The myth of the gender wage gap, part 2

Last summer, I wrote about a 2009 government-financed research report which provided evidence that the so-called “gender wage gap” – the idea that women get paid less than men because of baseless discrimination – is largely a myth. The body of evidence supporting that position continues to grow.

Recently, I came across an article published in 2011 by the Federal Reserve Bank of St. Louis that further verified much of what the 2009 report suggested. The authors reviewed various economic studies of the “gender wage gap,” and point out that this research suggests the difference between pay of men and women can be explained by things like differences in educational attainment, work experience, and occupational choice; a stronger “labor force attachment” in men (i.e., a long-term commitment to a career); a higher willingness among women to work part time; and a stronger preference among women for good benefits such as health insurance, even if it means getting less take-home pay.

This last factor was particularly strong in explaining gaps in wages between men and women. One study mentioned in the article found that the raw gap in wages between men and women was 13 percent, but after adding in work benefits the gap dropped to 3.6 percent.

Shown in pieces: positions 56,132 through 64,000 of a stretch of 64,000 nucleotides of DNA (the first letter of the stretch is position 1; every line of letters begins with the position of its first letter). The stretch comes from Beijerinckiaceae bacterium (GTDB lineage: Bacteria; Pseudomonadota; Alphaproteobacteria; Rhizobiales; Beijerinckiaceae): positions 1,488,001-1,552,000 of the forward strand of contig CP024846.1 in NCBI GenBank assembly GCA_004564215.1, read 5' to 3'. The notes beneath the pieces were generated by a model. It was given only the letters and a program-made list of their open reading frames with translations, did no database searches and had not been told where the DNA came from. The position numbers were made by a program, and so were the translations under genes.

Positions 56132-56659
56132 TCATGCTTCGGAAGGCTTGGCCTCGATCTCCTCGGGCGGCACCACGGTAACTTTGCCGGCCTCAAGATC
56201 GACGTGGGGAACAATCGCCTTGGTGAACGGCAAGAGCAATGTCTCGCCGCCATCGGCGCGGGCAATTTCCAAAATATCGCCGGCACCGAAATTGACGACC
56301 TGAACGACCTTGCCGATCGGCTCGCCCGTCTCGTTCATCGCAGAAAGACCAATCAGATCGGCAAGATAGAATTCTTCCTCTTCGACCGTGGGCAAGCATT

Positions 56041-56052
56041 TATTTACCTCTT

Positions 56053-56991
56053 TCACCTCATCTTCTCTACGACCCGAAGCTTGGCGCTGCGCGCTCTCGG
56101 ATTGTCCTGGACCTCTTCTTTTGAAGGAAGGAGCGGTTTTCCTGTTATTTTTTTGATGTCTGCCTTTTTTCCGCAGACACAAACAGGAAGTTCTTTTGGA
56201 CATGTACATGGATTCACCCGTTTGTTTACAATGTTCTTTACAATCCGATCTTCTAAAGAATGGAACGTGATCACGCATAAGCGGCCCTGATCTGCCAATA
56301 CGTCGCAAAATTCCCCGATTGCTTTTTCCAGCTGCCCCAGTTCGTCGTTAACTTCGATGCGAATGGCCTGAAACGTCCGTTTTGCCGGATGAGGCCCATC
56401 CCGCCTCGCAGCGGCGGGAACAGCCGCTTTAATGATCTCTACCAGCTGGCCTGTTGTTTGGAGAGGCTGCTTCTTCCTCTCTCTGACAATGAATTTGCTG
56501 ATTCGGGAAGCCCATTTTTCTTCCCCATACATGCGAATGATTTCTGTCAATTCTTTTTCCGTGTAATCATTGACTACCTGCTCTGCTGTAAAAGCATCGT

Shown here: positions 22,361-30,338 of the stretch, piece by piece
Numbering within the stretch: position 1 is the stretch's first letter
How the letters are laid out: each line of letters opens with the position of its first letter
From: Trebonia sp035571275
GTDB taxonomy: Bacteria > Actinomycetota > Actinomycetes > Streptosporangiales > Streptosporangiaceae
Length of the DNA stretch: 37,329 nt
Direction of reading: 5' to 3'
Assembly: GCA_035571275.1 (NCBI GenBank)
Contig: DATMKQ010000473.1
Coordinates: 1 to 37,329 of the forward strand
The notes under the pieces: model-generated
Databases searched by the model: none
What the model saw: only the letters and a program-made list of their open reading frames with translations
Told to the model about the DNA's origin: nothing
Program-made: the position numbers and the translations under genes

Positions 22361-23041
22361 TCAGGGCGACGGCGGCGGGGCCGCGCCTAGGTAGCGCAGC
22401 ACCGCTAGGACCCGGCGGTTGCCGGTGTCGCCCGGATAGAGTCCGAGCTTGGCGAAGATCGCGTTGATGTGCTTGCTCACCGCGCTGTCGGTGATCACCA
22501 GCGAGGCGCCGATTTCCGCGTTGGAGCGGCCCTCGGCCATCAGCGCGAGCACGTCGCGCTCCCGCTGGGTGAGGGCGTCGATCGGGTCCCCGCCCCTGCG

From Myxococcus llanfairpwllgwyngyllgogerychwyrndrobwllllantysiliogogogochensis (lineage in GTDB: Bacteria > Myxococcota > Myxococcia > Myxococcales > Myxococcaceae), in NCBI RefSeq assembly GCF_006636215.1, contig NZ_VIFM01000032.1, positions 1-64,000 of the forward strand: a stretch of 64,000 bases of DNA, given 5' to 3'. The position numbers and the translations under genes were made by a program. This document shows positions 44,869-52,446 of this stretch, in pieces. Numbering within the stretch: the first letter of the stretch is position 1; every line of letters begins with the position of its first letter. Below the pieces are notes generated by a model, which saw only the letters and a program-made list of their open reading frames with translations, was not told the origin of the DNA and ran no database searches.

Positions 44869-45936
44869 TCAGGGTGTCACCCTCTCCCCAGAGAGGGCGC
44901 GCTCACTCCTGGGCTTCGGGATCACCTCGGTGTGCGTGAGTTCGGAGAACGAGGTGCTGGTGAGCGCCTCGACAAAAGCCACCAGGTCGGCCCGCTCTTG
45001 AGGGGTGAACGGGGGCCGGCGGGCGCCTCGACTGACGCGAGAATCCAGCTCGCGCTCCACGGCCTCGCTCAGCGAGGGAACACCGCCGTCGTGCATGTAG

Further, a recently published book written by someone who considers herself a feminist explained the difference in career attainment between men and women as a “leadership ambition gap.”  In other words, as explained by a Wall Street Journal book reviewer, “women don’t get to the top because they don’t really want to.”

In short, the evidence continues to mount that what radical feminists would call “discrimination” in the workplace is, in reality, simply the result of different labor force behaviors of men and women. In fact, almost the entire difference between men’s wages and women’s wages can be explained by these behavioral factors rather than “discrimination” against women.

But of course, we shouldn’t expect to hear radical feminist groups talk about these facts, because how can you raise money off of that?

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